Tributes from Canadian musicians flowed in Wednesday for Victoria-raised musician Ross Taggart.
Taggart, who died Wednesday morning at Vancouver General Hospital, was a well-known saxophonist and pianist. In hospital since October, the Vancouver-based musician had suffered renal cancer.
Victoria born and bred, Taggart became prominent in Vancouver’s jazz scene after moving there in the mid-1980s. The Claremont Secondary School graduate was a member of the Hugh Fraser Quintet, the Ian McDougall Sextet and the Vancouver Ensemble of Jazz Improvisation. He recorded and played with such notables as Clark Terry, Lionel Hampton, P.J. Perry and Tommy Banks.
Taggart, who was in his mid-40s, was married to musician Sharon Minemoto and taught at Capilano University.
Qualicum Beach saxophonist Phil Dwyer first met Taggart in Victoria when both were in their teens. “He was an exceptional musician,” Dwyer said. “His musicianship was very much reflected in his personality. He was in a lot of ways a comic genius. He was a master.”
Dwyer said Taggart was renowned as a practical joker and a skilled mimic. Taggart enjoyed phoning musician friends pretending to be another musician hiring them “for a gig that didn’t exist.”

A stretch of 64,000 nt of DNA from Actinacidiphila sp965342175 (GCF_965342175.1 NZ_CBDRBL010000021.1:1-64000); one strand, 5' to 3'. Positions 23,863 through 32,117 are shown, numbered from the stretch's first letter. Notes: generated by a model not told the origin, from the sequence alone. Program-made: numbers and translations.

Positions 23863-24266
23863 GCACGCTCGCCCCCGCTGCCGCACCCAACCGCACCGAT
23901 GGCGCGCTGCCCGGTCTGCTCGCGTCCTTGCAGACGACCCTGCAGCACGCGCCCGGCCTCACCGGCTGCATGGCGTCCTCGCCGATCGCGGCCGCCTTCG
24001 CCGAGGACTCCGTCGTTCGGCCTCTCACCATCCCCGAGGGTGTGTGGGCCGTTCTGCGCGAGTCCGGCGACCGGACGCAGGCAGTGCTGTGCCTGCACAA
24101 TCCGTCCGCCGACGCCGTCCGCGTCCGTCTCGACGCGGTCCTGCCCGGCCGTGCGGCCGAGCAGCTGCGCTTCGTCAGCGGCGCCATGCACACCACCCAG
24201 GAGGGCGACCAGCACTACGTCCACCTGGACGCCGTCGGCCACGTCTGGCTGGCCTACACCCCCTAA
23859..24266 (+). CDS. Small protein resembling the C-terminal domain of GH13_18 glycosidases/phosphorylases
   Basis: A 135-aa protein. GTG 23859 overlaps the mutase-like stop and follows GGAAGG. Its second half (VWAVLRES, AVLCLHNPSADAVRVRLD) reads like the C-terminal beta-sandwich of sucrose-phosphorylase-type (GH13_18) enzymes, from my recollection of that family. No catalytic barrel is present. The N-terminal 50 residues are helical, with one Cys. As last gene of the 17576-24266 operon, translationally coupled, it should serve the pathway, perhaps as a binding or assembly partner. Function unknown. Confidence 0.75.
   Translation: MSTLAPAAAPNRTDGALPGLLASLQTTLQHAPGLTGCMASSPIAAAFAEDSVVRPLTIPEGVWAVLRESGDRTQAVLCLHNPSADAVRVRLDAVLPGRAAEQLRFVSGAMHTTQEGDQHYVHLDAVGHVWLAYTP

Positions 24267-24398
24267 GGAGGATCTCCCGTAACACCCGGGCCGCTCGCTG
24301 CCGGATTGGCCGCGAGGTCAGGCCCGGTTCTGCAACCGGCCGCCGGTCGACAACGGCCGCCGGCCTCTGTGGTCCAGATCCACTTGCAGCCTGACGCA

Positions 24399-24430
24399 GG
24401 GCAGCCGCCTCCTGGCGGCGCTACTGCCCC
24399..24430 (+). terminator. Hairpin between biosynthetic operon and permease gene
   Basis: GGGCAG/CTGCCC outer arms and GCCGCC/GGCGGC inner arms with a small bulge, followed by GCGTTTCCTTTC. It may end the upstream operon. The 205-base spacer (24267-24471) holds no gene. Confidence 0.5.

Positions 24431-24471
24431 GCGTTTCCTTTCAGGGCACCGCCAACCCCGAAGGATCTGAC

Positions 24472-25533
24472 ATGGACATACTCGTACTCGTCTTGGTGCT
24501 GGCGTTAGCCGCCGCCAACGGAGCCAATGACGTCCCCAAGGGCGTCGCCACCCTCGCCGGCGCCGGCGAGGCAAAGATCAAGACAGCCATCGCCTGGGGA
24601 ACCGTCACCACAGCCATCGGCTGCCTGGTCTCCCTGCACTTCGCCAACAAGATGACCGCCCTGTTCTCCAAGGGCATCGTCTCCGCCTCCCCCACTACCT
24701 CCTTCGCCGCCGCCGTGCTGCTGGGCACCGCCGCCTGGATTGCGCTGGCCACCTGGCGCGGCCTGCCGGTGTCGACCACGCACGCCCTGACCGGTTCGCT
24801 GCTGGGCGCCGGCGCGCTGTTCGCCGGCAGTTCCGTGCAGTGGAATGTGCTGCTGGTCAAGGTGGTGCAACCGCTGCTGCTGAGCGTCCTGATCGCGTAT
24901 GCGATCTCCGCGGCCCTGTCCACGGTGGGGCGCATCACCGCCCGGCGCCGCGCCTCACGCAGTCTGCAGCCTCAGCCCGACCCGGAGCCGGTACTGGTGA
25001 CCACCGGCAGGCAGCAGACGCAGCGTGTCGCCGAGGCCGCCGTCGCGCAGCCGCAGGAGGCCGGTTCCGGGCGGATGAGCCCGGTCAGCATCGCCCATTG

He also enjoyed Jerry Lewis-style physical humour. “He liked hurling himself into a wall, completely out of the blue, and then collapsing onto the ground because he knew it would make everyone laugh,” Dwyer said.
A popular musician, Taggart took pains to keep up with his friends. Said Dwyer: “I can’t think of any other musician that I got Christmas cards from.”
In November, musicians staged a sold-out benefit concert for Taggart in North Vancouver. Participating groups — including the Hugh Fraser Quintet and the Ian McDougall Sextet — were all ensembles Taggart had played with.Victoria trombonist McDougall, who’d known Taggart since he was 18, described him as a “fantastic musician” and “the real thing.”
“He was one of the most wonderful human beings you could ever imagine,” he added.
McDougall said there will be an announcement for a public memorial service for Taggart, who has family members in Victoria.
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